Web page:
Lecture_34_Production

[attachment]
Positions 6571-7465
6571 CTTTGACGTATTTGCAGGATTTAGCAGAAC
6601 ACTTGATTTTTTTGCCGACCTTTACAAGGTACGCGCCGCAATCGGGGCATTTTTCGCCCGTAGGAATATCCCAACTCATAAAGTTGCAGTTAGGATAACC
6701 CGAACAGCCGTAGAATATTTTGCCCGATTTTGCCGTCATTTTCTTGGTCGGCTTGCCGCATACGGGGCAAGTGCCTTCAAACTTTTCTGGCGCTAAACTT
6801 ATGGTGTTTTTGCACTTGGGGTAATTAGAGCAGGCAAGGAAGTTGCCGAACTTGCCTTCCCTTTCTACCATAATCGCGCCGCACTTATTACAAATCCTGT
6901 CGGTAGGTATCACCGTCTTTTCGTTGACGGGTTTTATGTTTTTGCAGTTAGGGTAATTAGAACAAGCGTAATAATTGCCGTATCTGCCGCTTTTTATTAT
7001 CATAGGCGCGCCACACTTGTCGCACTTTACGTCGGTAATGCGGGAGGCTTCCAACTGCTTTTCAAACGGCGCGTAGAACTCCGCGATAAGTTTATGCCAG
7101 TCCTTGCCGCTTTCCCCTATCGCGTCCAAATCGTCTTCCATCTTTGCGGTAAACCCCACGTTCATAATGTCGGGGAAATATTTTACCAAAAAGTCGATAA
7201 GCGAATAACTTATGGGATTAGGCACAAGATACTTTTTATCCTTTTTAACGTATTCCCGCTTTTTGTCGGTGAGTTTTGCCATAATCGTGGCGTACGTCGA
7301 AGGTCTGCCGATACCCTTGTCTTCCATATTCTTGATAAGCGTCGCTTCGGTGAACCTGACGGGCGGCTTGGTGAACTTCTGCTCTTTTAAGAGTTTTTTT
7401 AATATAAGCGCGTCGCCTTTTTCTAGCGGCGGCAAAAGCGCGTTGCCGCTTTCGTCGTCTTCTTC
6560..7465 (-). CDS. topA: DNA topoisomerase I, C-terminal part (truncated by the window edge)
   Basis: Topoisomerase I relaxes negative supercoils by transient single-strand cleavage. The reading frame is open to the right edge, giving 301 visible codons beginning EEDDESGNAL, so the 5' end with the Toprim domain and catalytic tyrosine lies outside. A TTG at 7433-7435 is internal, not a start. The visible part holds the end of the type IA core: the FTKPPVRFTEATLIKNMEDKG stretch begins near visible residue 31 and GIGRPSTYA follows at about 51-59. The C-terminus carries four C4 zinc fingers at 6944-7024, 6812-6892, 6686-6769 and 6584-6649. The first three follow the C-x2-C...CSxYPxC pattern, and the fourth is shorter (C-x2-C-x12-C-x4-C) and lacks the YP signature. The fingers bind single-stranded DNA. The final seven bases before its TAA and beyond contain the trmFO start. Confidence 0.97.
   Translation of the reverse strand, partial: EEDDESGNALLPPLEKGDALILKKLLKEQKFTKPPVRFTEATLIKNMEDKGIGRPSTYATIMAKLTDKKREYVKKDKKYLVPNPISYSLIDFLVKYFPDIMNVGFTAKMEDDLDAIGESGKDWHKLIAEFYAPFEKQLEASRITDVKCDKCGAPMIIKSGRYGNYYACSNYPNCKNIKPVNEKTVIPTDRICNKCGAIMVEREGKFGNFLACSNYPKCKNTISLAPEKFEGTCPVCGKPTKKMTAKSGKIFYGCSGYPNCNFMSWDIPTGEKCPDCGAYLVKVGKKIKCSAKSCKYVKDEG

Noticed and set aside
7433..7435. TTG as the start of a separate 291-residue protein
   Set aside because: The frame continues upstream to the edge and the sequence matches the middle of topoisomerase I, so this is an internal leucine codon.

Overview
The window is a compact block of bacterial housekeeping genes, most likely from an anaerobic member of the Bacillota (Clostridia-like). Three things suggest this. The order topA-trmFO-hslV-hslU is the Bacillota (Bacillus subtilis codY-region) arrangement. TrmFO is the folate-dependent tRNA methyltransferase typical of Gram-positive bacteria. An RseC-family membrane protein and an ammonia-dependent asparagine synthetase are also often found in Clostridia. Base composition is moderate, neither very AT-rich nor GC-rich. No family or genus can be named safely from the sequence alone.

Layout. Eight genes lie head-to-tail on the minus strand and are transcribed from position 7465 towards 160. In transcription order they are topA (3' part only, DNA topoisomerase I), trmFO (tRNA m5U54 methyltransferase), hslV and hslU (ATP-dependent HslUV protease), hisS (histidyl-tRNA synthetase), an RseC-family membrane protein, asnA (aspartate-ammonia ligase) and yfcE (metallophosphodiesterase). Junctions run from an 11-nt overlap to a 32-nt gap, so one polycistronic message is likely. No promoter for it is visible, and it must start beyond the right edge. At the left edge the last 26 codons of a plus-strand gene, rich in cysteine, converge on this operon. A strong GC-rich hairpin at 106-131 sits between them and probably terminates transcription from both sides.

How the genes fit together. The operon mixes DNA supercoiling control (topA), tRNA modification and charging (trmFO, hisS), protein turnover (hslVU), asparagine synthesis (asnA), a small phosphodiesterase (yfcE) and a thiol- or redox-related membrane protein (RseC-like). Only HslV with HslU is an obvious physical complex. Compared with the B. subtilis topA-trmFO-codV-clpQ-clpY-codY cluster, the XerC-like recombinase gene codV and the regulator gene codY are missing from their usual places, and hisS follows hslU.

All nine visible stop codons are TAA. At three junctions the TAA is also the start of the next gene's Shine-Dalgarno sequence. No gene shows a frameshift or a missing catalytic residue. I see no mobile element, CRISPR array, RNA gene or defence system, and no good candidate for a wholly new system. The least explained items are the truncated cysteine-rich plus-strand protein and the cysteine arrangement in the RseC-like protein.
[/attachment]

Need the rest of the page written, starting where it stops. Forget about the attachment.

Lecture_34_Production - Lecture 34: The Robinson Crusoe...